Baby’s Breath: A Seemingly Innocent Flower with a Destructive Nature


Baby’s breath, also known as Gypsophila, is a popular flower known for its delicate appearance and use in various settings such as weddings, funerals, and floral arrangements. However, behind its innocent facade lies a destructive nature that poses a threat to native ecosystems and human health.

The Beauty of Baby’s Breath

At first glance, baby’s breath appears as a charming and delicate flower. It features small, white blossoms set against a background of slender green stems and leaves. The flower is commonly used as a filler in floral arrangements due to its subtle appearance.

Beyond its physical characteristics, baby’s breath also holds significant meaning and symbolism. It is often associated with purity, innocence, and everlasting love, making it a popular addition to wedding bouquets and other celebratory events.

Use in Various Settings

Due to its versatility and aesthetic appeal, baby’s breath is use in a variety of settings. It is commonly used in weddings as a filler in bouquets, centerpieces, and floral decorations. Additionally, it is popularly used in funeral arrangements as a symbol of purity and peace. Other settings such as baby showers, anniversaries, and birthdays also incorporate the flower in their decorations.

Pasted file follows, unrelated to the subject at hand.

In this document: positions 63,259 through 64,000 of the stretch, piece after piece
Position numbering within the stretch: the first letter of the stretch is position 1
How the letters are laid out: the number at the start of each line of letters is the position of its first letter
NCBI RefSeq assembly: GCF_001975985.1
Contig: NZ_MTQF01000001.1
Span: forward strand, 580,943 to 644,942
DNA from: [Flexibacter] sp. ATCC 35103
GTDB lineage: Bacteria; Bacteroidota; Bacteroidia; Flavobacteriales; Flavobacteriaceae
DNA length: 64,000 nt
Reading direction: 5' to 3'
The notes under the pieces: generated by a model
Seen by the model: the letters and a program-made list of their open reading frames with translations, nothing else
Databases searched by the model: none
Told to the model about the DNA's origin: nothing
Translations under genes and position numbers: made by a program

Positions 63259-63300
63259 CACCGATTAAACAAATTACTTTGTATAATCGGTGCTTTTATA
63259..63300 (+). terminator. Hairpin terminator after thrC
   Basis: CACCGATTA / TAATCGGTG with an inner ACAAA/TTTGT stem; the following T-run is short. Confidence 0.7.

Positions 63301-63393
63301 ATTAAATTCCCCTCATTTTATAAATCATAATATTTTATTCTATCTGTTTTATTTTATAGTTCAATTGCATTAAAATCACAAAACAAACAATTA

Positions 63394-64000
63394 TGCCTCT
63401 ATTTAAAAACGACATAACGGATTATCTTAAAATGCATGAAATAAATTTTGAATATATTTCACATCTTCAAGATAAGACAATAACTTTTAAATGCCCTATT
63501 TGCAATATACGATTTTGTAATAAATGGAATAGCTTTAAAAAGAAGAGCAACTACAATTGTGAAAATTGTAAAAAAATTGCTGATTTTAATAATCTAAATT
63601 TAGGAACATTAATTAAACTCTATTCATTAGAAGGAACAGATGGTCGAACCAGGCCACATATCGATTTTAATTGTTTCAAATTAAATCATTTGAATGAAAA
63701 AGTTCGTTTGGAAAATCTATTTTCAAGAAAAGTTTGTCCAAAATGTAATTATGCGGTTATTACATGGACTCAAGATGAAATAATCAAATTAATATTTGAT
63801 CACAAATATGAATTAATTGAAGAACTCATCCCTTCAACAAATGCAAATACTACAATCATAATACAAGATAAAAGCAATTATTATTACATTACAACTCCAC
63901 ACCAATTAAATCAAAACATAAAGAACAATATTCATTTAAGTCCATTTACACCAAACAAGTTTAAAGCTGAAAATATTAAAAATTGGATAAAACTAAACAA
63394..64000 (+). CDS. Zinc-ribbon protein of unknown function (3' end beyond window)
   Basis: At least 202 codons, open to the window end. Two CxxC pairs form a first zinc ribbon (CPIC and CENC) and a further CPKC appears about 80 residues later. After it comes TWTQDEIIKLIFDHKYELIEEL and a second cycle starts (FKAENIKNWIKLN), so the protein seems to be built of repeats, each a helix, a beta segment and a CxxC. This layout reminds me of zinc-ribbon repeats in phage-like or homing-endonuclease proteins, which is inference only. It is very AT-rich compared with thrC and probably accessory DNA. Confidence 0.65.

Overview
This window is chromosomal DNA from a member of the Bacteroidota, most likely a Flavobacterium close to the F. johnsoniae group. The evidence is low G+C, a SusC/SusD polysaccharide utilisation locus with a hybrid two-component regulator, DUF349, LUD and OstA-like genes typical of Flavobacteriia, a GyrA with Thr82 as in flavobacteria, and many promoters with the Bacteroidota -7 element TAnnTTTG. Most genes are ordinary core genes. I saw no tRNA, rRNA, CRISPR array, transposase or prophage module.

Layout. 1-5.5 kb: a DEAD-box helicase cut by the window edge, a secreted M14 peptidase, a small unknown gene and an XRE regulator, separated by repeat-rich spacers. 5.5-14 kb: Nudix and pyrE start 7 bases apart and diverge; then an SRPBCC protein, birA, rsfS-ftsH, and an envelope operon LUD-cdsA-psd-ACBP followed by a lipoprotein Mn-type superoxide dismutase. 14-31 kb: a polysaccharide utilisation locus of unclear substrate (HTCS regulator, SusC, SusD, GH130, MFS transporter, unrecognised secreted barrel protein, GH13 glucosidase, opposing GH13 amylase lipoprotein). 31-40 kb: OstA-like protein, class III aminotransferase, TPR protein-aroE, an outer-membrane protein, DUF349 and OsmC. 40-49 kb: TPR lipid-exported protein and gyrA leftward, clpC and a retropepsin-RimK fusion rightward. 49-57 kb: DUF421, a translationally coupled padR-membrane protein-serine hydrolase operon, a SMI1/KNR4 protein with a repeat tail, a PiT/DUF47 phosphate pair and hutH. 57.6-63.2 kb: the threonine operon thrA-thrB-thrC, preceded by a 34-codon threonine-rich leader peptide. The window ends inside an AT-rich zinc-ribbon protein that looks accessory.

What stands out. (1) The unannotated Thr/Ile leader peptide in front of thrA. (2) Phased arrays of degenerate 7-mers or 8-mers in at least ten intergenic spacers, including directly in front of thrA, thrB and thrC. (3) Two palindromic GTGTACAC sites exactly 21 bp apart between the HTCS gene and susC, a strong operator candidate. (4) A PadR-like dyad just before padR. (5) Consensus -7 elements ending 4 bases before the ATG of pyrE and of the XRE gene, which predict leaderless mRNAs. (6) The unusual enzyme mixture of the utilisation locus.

The Dark Side of Baby’s Breath

Despite the charm and beauty of baby’s breath, it has a destructive and invasive nature that poses a threat to native ecosystems and human health.

Invasive Nature

Baby’s breath is known for its aggressive nature, which allows it to outcompete and displace native plants. This leads to a decrease in biodiversity and negatively impacts the ecology of the area. The plant is commonly found in grasslands, prairies, and other open areas. Once introduced to an area, it spreads rapidly and can create a monoculture, a landscape dominated by a single species.

Dangers to Human Health

A study conducted by the University of Arizona found that baby’s breath pollen can cause allergic reactions in some individuals. Symptoms of exposure to the pollen include itching, sneezing, watery eyes, and nasal congestion. Additionally, prolonged exposure to the plant may lead to dermatitis, a skin rash caused by irritation or allergic reaction.

Controlling Baby’s Breath

To prevent the spread of baby’s breath and protect native ecosystems, it is important to take preventative measures and implement management strategies.

Preventative Measures

  • Avoid planting baby’s breath in areas where it is not native
  • Properly dispose of any baby’s breath waste or plant debris

Management Strategies

  • Manual removal through digging or pulling
  • Use of herbicides
  • Mowing or burning to prevent seed dispersal


While baby’s breath may seem like an innocent and harmless flower, its invasive and destructive nature poses a threat to ecosystems and human health. By raising awareness and implementing preventative and management strategies, we can protect and preserve our native landscapes.